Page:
- Department of Health: SA delegation supports call for development of Policy Framework for Traditional Medicine. Issued by: National Department of Health, 19. 2005, 24 January 2006, [http://www.doh.gov.za/search/index.html]September Google Scholar
- Kasilo O: Traditional African medicine. WHO, Traditional medicine, better science, policy and services for health development. 2000, Awaji Island, Japan: Hyogo Prefecture, 86-94.Google Scholar
- Dhalla S, Chan KJ, Montaner JS, Hogg RS: Complementary and alternative medicine use in British Columbia – a survey of HIV positive people on antiretroviral therapy. Complement Ther Clin Pract. 2006, 12 (4): 242-248. 10.1016/j.ctcp.2006.05.002.View ArticlePubMedGoogle Scholar
- London AS, Foote-Ardah CE, Fleishman JA, Shapiro MF: Use of alternative therapists among people in care for HIV in the United States. Am J Public Health. 2003, 93 (6): 980-987.View ArticlePubMedPubMed CentralGoogle Scholar
- Wiwanitkit V: The use of CAM by HIV-positive patients in Thailand. Complement Ther Med. 2003, 11: 39-41. 10.1016/S0965-2299(02)00108-5.View ArticlePubMedGoogle Scholar
- Department of Health: The national ARV treatment guidelines. 2004, Pretoria: Department of HealthGoogle Scholar
- Dwyer JT, Salvato-Schille AM, Coulston A, Casey VA, Cooper WC, Selles WD: The use of unconventional remedies among HIV-positive men living in California. J Assoc Nurses AIDS Care. 1995, 6: 17-28. 10.1016/S1055-3290(05)80026-3.View ArticlePubMedGoogle Scholar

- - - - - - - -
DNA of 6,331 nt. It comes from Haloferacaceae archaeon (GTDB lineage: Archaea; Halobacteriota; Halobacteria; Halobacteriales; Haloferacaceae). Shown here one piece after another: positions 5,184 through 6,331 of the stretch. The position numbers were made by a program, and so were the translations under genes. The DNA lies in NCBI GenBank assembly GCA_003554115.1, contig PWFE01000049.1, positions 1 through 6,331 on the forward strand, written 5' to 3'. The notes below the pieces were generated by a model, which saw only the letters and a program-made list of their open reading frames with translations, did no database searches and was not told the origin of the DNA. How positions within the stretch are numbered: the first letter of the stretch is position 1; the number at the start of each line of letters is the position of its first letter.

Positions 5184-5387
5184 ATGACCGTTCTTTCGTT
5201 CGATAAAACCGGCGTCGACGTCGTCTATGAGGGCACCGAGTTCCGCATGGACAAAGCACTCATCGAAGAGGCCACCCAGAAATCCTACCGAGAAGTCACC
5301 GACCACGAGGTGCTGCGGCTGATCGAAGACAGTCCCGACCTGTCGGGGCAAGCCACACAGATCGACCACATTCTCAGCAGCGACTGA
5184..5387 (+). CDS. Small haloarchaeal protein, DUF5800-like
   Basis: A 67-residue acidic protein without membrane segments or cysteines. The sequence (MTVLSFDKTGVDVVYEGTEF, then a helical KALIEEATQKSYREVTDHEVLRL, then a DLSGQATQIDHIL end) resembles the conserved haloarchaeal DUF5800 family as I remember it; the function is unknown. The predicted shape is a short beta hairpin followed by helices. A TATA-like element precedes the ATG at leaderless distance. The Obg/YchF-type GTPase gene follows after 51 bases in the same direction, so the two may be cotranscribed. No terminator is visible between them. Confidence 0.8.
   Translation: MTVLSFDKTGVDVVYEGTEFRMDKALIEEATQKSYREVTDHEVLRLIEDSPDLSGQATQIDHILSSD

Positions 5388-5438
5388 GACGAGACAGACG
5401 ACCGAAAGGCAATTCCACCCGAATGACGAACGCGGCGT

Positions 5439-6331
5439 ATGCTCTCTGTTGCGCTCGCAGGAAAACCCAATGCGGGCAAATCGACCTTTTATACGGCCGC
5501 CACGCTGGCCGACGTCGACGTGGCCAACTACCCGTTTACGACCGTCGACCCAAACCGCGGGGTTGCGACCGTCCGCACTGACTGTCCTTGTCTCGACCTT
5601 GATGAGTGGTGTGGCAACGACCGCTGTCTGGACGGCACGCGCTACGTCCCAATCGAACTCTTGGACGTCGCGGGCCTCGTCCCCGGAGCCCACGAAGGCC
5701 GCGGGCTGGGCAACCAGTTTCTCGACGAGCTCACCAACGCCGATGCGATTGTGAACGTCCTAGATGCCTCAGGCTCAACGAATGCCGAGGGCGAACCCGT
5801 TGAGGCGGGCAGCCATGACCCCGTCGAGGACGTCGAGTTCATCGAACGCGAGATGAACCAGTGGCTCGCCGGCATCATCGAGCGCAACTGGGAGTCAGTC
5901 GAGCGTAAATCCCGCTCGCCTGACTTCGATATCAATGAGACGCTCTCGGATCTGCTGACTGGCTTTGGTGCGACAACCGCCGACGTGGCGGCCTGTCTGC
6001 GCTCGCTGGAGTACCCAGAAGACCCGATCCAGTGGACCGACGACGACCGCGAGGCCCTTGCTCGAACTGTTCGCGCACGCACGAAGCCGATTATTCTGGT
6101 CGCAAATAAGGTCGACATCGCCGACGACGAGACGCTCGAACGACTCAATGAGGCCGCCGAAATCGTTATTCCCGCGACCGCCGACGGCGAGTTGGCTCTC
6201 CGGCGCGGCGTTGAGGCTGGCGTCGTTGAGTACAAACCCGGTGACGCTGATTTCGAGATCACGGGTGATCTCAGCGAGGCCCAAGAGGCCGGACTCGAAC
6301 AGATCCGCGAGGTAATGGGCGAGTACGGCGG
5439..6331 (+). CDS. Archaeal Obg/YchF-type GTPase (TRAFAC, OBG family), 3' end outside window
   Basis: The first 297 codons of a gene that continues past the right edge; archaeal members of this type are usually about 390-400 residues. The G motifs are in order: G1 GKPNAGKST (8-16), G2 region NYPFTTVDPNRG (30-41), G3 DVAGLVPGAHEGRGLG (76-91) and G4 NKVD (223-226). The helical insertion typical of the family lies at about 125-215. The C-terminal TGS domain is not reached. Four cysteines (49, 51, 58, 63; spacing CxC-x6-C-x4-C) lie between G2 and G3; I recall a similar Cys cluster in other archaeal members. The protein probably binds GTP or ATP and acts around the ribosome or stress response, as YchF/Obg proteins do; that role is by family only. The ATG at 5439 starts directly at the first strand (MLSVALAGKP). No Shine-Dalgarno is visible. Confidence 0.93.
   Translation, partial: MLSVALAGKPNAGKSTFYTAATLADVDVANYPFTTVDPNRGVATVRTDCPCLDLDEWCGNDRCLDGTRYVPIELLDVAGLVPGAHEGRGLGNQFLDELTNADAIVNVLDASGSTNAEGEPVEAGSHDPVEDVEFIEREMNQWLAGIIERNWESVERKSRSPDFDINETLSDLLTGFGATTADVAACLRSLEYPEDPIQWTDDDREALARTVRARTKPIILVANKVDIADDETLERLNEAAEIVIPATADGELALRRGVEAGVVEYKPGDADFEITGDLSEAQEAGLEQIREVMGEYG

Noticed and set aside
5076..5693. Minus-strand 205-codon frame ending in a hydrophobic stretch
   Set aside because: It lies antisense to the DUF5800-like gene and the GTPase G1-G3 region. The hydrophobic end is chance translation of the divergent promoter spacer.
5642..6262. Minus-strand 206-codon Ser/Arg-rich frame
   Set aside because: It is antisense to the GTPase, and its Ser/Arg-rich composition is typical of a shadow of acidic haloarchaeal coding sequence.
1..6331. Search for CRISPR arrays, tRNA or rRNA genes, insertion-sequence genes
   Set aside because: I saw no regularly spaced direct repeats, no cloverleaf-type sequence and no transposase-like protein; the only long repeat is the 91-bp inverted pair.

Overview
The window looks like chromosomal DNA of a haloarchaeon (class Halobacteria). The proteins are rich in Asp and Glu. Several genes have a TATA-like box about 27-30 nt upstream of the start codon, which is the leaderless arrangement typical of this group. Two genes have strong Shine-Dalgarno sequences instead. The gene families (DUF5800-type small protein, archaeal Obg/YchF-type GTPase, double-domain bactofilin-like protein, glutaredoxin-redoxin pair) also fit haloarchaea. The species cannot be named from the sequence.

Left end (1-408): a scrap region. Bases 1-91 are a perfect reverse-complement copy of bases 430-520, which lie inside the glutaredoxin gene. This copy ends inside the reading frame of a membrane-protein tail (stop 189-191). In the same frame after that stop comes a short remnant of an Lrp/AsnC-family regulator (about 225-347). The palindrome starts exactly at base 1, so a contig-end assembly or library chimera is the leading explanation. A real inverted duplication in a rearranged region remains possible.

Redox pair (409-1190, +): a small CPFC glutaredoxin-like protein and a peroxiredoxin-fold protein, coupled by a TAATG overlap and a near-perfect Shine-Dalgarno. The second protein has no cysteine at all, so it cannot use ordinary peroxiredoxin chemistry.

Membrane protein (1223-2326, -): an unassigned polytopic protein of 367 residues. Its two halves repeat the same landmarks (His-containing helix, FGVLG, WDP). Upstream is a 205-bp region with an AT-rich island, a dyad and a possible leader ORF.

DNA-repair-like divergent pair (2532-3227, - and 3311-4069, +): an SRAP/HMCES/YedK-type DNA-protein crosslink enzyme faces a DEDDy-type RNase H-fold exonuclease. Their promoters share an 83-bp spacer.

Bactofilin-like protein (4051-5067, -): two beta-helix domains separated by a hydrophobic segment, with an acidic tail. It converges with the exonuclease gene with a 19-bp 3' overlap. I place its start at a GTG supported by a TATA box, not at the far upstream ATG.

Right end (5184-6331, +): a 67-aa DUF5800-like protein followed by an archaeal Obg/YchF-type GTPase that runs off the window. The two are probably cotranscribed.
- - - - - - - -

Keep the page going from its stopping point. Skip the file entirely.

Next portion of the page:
- Nyika A: Ethical and regulatory issues surrounding African traditional medicine in the context of HIV/AIDS. Dev World Bioeth. 2007, 7 (1): 25-34. 10.1111/j.1471-8847.2006.00157.x.View ArticlePubMedGoogle Scholar
- Mills E, Cooper C, Kanfer I: Traditional African medicine in the treatment of HIV. Lancet Infect Dis. 2005, 5 (8): 465-467. 10.1016/S1473-3099(05)70172-9.View ArticlePubMedGoogle Scholar
- Langlois-Klassen D, Kipp W, Jhangri GS, Rubaale T: Use of traditional herbal medicine by AIDS patients in Kabarole District, western Uganda. Am J Trop Med Hyg. 2007, 77 (4): 757-63.PubMedGoogle Scholar
- Babb DA, Pemba L, Seatlanyane P, Charalambous S, Churchyard GJ, Grant AD: Use of traditional medicine by HIV-infected individuals in South Africa in the era of antiretroviral therapy. Psychol Health Med. 2007, 12 (3): 314-20. 10.1080/13548500600621511.View ArticlePubMedGoogle Scholar
- Malangu N: Self-reported use of traditional, complementary and over-the-counter medicines by HIV-infected patients on antiretroviral therapy in Pretoria, South Africa. Afr J Trad CAM. 2007, 4 (3): 273-278.View ArticleGoogle Scholar
- Chopra M, Kendall C, Hill Z, Schaay N, Nkonki LL, Doherty TM: "Nothing new": responses to the introduction of antiretroviral drugs in South Africa. AIDS. 2006, 20 (15): 1975-7. 10.1097/01.aids.0000247120.12327.6b.View ArticlePubMedGoogle Scholar
- Liu J: The use of herbal medicines in early drug development for the treatment of HIV infections and AIDS. Expert Opin Investig Drugs. 2007, 16 (9): 1355-64. 10.1517/13543718.104.22.1685.View ArticlePubMedGoogle Scholar